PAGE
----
On Tuesday, Amazon unveiled some plans for its future drone-based delivery system in a room crowded with NASA experts and officials at the space agency’s Ames Research Center in Mountain View, California.
Gur Kimchi, the company’s VP in charge with drone delivery division, said that there is a lot to be done on a regulatory level to catch up with drone technology that is rapidly maturing.
In the U.S., drones have tight regulations because they pose a real threat to air traffic. But Amazon envisions a future where unmanned aircrafts can fly within a safe, low-altitude band that can be easily monitored by ground controllers.
“It’s completely doable,”
Mr. Kimchi added.
If the Amazon’s efforts are successful, the company along with Google and other retailers may soon revolutionize their business models. Also, drone usage may help utility companies to keep their power-lines functional, while farmers can have an aerial and more detailed view of their crops.
NASA is already working with the government to set in place an orderly air-traffic system for drones, which will be dubbed Unmanned Aerial System Traffic Management. NASA announced that there are 100 potential partners in the project, among which 14 had already signed a deal with the agency including Google, Amazon, and Verizon.
Amazon engineers argue that in order to avoid drone collisions, the aircrafts need to be controlled just like traditional aircrafts are. Plus they need to communicate their position to other drones via a centralized computer that can be accessed by all drone owners.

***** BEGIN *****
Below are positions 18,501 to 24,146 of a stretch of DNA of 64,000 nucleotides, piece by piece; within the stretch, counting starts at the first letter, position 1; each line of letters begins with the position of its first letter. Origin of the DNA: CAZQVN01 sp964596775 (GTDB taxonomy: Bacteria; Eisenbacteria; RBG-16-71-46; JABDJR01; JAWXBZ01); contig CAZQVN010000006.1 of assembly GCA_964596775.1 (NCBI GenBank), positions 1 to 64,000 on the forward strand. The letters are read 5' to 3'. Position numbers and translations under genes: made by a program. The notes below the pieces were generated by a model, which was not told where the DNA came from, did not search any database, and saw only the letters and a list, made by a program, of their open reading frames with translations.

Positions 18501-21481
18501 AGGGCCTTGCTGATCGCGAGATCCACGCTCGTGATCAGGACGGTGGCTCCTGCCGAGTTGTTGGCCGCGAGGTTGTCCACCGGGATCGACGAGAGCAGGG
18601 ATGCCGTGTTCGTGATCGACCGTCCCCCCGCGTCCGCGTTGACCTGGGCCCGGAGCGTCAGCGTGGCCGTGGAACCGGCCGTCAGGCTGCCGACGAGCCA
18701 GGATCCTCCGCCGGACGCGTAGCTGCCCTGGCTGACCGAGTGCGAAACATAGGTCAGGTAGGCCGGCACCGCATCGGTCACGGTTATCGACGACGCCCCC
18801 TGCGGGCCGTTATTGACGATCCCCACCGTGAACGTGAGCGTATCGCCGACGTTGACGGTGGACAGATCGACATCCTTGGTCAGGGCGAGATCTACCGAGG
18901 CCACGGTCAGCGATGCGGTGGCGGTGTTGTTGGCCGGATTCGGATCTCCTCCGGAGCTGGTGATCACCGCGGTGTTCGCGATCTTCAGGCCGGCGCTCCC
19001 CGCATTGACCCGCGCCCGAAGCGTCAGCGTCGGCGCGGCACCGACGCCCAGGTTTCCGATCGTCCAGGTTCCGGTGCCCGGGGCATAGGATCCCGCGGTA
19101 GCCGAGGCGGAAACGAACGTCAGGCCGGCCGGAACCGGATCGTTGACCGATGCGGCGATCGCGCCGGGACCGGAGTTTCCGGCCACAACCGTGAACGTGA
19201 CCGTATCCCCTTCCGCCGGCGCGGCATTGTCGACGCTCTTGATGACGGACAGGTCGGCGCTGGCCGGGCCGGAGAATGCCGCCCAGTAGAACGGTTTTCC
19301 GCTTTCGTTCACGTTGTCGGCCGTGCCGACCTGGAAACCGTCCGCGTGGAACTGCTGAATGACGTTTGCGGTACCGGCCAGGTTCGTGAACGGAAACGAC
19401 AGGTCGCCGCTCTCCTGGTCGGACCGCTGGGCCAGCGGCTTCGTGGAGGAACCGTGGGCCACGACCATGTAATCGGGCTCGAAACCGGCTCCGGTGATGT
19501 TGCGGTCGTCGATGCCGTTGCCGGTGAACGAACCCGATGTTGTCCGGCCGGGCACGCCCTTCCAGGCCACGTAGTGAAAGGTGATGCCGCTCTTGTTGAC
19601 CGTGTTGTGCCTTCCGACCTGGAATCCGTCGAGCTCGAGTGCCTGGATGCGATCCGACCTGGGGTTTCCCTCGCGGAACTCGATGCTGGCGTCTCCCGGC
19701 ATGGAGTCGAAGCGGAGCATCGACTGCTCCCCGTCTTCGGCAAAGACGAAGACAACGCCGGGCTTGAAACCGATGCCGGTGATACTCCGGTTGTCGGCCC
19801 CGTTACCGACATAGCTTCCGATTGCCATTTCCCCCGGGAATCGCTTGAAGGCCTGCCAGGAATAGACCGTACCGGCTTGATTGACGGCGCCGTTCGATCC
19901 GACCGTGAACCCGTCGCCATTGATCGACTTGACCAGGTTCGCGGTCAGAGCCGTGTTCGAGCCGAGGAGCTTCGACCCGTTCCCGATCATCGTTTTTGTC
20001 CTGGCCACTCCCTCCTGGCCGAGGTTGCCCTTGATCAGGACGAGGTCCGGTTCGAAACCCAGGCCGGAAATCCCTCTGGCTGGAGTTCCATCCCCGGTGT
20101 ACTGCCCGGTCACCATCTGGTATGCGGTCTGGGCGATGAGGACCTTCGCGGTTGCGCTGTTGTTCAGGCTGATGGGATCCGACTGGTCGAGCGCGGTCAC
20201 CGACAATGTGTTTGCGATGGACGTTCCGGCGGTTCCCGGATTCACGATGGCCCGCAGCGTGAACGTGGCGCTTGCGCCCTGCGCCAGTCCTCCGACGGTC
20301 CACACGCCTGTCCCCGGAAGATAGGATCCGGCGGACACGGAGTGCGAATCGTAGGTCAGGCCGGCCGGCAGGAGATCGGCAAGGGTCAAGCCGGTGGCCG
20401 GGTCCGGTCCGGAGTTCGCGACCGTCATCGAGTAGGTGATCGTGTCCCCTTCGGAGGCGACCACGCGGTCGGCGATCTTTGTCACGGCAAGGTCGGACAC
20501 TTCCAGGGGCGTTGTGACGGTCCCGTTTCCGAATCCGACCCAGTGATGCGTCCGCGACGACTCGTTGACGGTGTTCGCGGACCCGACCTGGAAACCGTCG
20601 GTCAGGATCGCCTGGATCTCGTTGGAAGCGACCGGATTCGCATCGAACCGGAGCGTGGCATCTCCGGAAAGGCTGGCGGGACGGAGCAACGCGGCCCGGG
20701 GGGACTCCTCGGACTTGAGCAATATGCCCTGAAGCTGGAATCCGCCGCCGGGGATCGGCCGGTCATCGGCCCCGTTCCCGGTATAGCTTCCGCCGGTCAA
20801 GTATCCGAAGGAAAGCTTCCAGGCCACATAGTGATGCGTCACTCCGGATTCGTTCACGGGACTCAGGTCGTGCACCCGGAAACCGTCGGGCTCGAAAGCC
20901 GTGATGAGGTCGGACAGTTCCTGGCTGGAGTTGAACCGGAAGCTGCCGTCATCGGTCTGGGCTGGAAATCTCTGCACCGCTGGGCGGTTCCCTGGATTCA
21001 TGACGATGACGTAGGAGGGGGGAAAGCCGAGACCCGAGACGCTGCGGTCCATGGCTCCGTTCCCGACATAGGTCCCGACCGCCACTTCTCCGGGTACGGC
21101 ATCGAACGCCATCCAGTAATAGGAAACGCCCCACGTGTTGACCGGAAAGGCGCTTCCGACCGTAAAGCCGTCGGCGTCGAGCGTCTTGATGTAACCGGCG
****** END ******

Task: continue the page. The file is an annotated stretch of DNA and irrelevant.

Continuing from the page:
Mr. Kimchi believes that a company cannot be “safe and efficient” if other companies choose to move their drones around chaotically.
On the other hand, regulating drones may be challenging since many private owners of the small unmanned aircrafts engage in lawless use which sometimes can lead to potentially dangerous collisions with airplanes in the vicinity of airports or injuries to bystanders.
Yet, Amazon is optimistic. It said that people would eventually follow the rules just like they did in car traffic.
Earlier this year, the FAA disclosed a draft of a regulation required in delivery drone use. According to the current form of the rules, drones would be able to only fly around during daytime and cannot exit the filed of view of their ground operator, which represent some severe limitations that cannot allow commercial drone operate at their maximum capacities. Plus, unmanned aircraft will be banned from flying within a 5-mile-range from airports.
Image Source: Drone-Trend